Here’s a verse from poet Frank Prem that I found quite inspiring. I hope you’ll enjoy it, too.
Writing is a delightful pursuit. As some great author once said, “It’s easy. You just sit down at the typewriter and open a vein.”
And then there’s the joy of editing, which I’ve tried to capture in this senryu:
editor slings red ink
bloodied words fly here and there
Alas! Those days are long gone when writers handed their books to an editor and the editorial staff did the fixing. Now it’s up to the writer to have the manuscript error-free and print-ready. Which usually means hiring a freelance editor.
Print-on-demand companies like Amazon make publishing a price-painless proposition. Download a pdf, hit publish, and you’re good to go.
Now comes the joy of marketing. If a traditional publishing company is selling your book, they expect hands-on involvement from you. If you’ve self-published with Amazon, Kobo, Barnes & Noble, or any similar company, your hands are the only ones working the Ads & Sales desk. Unless you have kin and friends who’ll help promote your book, you’re on your own.
Thankfully companies will help in small ways. I recently made a deal with PrairieView Press, the printer/seller of my children’s book, The Rescuing Day, to list it in a flyer they are sending out to bookstores.
Plus, I’ve just made an agreement with Amazon.com to do a special free book offer for my e-book, Silver Morning Song.
As you see in my side bar, my book will be free on Amazon.com this coming weekend, November 22 to 26. So if you enjoy my blog, with it’s mix of short fiction tales, poetry and micro-poetry, take this opportunity to get your free copy. Here’s the LINK.
NOTE: I wasn’t given the option to list this on Amazon.ca, so I’m not sure if you’ll find the FREE COPY listed there. If you’re a UK reader, I plan to make the same offer on Amazon.uk next month.
And of course, if you do pick up a copy, I’m really hoping you’ll leave an honest review on Amazon. Even a couple of sentences will help. Thanks much!
I’ve decided on a new style, with a new heading, introducing my BOOKS-and-AUTHORS commentary. I’ve ready many books, and more are being offered to me every day. there are various sites offering free or super-cheap e-books on the basis of, “Here’s a low-cost book. The author REALLY wishes you’d read it and leave a review.”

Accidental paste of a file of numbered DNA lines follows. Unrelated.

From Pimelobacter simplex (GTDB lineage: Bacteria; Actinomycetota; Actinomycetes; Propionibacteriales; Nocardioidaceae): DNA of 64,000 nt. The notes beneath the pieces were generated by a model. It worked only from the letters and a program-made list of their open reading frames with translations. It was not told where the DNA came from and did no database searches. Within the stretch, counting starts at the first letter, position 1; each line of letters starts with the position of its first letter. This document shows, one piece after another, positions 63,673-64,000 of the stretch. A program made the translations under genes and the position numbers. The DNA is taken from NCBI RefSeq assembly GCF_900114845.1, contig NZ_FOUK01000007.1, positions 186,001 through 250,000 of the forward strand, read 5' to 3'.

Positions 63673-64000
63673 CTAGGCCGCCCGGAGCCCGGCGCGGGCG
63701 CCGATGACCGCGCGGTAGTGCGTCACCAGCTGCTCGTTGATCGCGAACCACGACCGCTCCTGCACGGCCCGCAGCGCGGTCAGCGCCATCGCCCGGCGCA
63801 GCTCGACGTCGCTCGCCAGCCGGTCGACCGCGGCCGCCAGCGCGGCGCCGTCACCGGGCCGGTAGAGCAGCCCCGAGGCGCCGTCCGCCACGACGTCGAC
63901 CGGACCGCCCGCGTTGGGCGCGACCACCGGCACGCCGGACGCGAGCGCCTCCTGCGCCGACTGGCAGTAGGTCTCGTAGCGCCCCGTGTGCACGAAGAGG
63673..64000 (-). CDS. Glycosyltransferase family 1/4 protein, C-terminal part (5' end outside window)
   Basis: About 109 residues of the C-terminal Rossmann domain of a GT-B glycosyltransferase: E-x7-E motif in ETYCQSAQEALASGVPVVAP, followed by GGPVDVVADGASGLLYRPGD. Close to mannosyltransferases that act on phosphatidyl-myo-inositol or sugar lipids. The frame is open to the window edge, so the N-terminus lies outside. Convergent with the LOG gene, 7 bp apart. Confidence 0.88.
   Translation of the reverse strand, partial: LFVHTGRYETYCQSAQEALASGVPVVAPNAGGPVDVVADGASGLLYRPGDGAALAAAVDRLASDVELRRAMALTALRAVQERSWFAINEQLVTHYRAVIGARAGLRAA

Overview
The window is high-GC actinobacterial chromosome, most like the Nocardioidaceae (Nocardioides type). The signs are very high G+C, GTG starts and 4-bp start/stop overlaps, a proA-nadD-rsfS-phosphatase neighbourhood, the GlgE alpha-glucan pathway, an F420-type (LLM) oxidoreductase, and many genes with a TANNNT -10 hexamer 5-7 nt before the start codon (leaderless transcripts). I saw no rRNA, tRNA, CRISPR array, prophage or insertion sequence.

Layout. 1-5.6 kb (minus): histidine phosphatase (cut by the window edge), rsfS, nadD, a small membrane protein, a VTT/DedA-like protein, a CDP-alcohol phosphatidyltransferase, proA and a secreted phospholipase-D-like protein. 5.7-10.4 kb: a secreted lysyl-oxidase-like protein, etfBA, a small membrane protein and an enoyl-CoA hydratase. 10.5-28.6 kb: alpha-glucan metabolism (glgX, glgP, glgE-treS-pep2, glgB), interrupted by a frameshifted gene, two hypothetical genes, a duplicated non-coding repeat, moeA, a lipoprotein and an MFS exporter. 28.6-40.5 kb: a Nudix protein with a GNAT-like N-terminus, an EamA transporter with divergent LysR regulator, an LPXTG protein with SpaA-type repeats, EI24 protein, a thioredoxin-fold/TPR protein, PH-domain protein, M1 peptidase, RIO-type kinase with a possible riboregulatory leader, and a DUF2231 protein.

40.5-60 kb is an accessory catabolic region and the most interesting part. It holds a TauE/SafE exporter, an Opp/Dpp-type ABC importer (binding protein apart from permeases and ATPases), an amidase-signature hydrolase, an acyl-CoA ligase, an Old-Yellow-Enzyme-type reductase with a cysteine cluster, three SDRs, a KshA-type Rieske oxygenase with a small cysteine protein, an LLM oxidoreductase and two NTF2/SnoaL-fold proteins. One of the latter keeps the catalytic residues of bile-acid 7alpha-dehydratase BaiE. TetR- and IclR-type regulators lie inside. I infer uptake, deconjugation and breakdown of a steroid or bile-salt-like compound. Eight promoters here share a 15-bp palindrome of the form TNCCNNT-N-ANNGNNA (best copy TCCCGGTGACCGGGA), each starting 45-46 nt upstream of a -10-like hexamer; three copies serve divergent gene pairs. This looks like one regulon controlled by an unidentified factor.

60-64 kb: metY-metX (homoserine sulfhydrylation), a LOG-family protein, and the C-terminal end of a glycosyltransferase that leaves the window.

In WRITE-CLICK I’m planning to share something about the books I’ve seen and/or read, and authors I think are really good.
Today one of the free books Reading Deals is offering sounds really interesting:
Jessie’s Song by Jeremy Williamson. I can’t vouch for it yet, but will put it on my Wish list.
“A powerful story of a childhood devastated by secrets and abuse. After years of wrestling with her true identity and running from her past, Jessie Jenkins runs headlong into her answer—a mysterious stranger who knows every detail of her life and offers the only thing she ever wanted—a love that can be trusted to heal and not harm.”
Click here for Amazon link.
Yesterday BookBub listed the freebie book Two Minutes to Noon by former Times correspondent Noel F Bush. (Amazon Link here.) Being interested in history and also natural disasters, this one caught my attention.
The Tokyo earthquake of 1923, with the huge fires and tidal waves that followed it, destroyed two of the largest cities in the world. Tokyo and Yokohama experienced a devastation that almost dwarfs the atomic damage at Hiroshima and Nagasaki.
Another site I’ve gotten a book from is Books2Read. Here’s my write-up about that book, to which I gave a five-star rating:
Loveday Brooke: Lady Detective
by Catherine Pirkis
© 2018 by Midwest Classics Press
Miss Brooke grew up in an upper class family in London, but hard times left her penniless. To support herself she went to work for Ebenezer Dyer, head of a detective agency on Fleet Street. Over time Mr Dyer developed a high regard for Loveday’s crime solving abilities and sends her off on various short assignments. This book is a collection of her adventures.
Her cases are not so much the murder and mayhem kind, rather something or someone has gone missing or was stolen. Ever prim and proper, plainly dressed and nondescript in appearance, she blends in with all classes and ferrets out the details of the crime. The deductive reasoning that brings her to a quick solution is much like that of fellow detective Sherlock Holmes.
British author Catherine Louisa Pirkis, 1841-1910, wrote numerous short stories and fourteen novels during the years 1887 to 1894. She’s best known for her lady detective, Loveday Brooke. Midwest Classics Press has republished Pirkis’ novel. See their website here.
My response to Fandango’s prompt for today: DANGER
Writing, as we all know can be fraught with hazards.
There are PLOT HOLES and SAGGING MIDDLES.
Our CHARACTERS may lack depth or interest.
The editor may say, “TOO MUCH LIKE one we just published.”
A reader may give us a BAD REVIEW even when we’ve done our best.
And there are editorial errors like
MUDDLED PHRASES and WANDERING MODIFIERS
that keep us from getting our message across.
I just finished a series of three cozy mystery books, written by A.G. Barnett. The series is subtitled, “A Brock & Poole Mystery.” Books in this series are:
#1. An Occupied Grave